The unpaved road to Samsara is long and dusty — or long and muddy, depending on the weather. It arcs around the expansive Sunkhaze Meadows National Wildlife Refuge in Milford and crosses the Stud Mill Road, cutting through miles of spruce forests and spanning streams turned brown with tannins. Small homes and hunting camps appear through the trees from time to time, but much of the drive is uninterrupted by signs of human habitation.
Then, suddenly, there is a broad opening in the forest. “Samsara Exotic Animal Refuge,” reads a homemade sign. A gated driveway leads into a maze of securely fenced pens and corrals, a scattering of barns, sheds and trailers.
On a recent sunny morning, country music drifted out the windows of a red pickup truck loaded with fragrant bales of hay and parked between two enclosures. Grain bags and cartons of fresh vegetables, fruits and dairy products were stacked nearby. The air was filled with the sounds and smells of animals, from the big pink pig rooting around happily in his muddy pen to a flashy group of excited ancona ducks parading up and down outside the fence. Horses nickered, goats bleated, roosters crowed.
Samsara founder Lynn Stark, 74, took a break from morning chores to watch an alpaca frolicking clumsily in a plastic wading pool of icy water from the nearby well while a curious llama looked on. A flock of homing pigeons chortled and cooed in their covered pen. Across the clearing, a miniature donkey grazed with some horses and a few sheep. Further back, in a pen with guinea fowl, ducks and geese, a couple of emus stalked back and forth, waiting for their breakfast.
Stark sighed and wiped her hands on her dungarees. She wore heavy-duty rubber boots. A wool cap was pulled low on her head. Blue eyes, big smile, firm handshake.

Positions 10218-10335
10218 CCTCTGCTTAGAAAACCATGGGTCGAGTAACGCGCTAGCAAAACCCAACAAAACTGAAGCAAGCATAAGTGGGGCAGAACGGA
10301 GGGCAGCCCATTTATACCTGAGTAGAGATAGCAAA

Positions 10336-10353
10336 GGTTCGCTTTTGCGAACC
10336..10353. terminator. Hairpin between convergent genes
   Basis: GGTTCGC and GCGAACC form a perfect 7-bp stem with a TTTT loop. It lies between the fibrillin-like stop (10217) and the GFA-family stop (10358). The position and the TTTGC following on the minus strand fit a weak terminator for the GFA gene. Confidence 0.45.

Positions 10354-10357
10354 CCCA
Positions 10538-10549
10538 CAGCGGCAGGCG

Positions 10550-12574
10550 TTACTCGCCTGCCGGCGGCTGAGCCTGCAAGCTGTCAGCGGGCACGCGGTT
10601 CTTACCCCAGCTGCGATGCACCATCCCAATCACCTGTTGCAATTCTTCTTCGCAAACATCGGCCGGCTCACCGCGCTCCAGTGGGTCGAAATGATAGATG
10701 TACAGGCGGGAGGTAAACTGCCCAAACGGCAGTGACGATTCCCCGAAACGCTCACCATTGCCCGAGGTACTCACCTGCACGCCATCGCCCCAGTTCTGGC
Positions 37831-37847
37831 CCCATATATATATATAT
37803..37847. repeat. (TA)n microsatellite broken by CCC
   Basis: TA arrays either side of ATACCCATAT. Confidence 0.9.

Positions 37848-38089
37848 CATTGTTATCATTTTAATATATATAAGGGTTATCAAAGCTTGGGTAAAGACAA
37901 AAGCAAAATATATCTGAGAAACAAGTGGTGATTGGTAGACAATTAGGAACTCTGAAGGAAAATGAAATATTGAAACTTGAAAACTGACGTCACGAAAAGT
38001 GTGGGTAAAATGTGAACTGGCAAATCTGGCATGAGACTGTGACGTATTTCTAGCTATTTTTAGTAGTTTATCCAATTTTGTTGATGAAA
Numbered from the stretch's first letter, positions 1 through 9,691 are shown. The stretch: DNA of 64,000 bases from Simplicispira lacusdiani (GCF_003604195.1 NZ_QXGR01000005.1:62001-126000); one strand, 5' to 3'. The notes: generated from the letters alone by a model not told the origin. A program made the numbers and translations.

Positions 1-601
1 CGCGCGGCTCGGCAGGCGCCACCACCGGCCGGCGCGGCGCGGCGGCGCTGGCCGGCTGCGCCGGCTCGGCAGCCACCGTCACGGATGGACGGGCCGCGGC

“There was a time when we had three llamas and eight alpacas,” she reminisced. “It takes time to find good homes for them all.” The refuge attempts to place all its animals in safe “forever” homes, but many of these creatures will never leave this sanctuary.
The Sanskrit word “samsara” refers to the Hindu principle of birth and rebirth, with a connotation of wandering and adventure.
“My mother felt that all the animals here were starting over,” explained Stark’s daughter, Fawn Richardson, who lives at the refuge and handles a lot of the chores now that her mother is getting older. “Regardless of whatever may have happened to them in the past, [here] they had a new beginning.”
It was a new beginning for Stark and her family, too, back in the mid 1980s when she and her husband moved here with their seven young children from Worcester, Massachusetts. They didn’t like the way things were changing.
“They were putting metal detectors in the public schools,” Stark said. “We didn’t want any part of it.”
Attracted to the low cost of land and the seclusion of the area, they purchased a heavily forested 20-acre parcel. “We cleared it a little at a time,” she said. They also started building a small house. “It’s the house I live in now,” Stark said, gesturing toward an unfinished two-story cottage beyond the cluster of sheds and outbuildings. “It looks a little raggedy-ass from the outside, but it’s nice inside.”
The marriage didn’t last, and Stark’s husband has since died. She doesn’t like to talk about it.
“It was a very abusive relationship, and I was lucky to get out of it,” she said, briefly. “But it helps me understand what other families go through.”
What families go through, it turns out, includes many situations in which they are unable to care for the animals in their keeping, from farm animals like pigs and alpacas to unusual pets like snakes and potbelly pigs.
“People think it would be really cool to have a snake until they find out it costs $3.98 to buy a mouse to feed it,” Stark said. Or the flock of backyard chickens turns out to be more work and less fun than expected. Or the cute baby emu, striped like a watermelon and the size of a football, matures into an intimidating, 5-foot tall, ever-hungry sprinter with a sharp beak and lots of poop. Or a divorce means relocating to a home where animals are not welcome.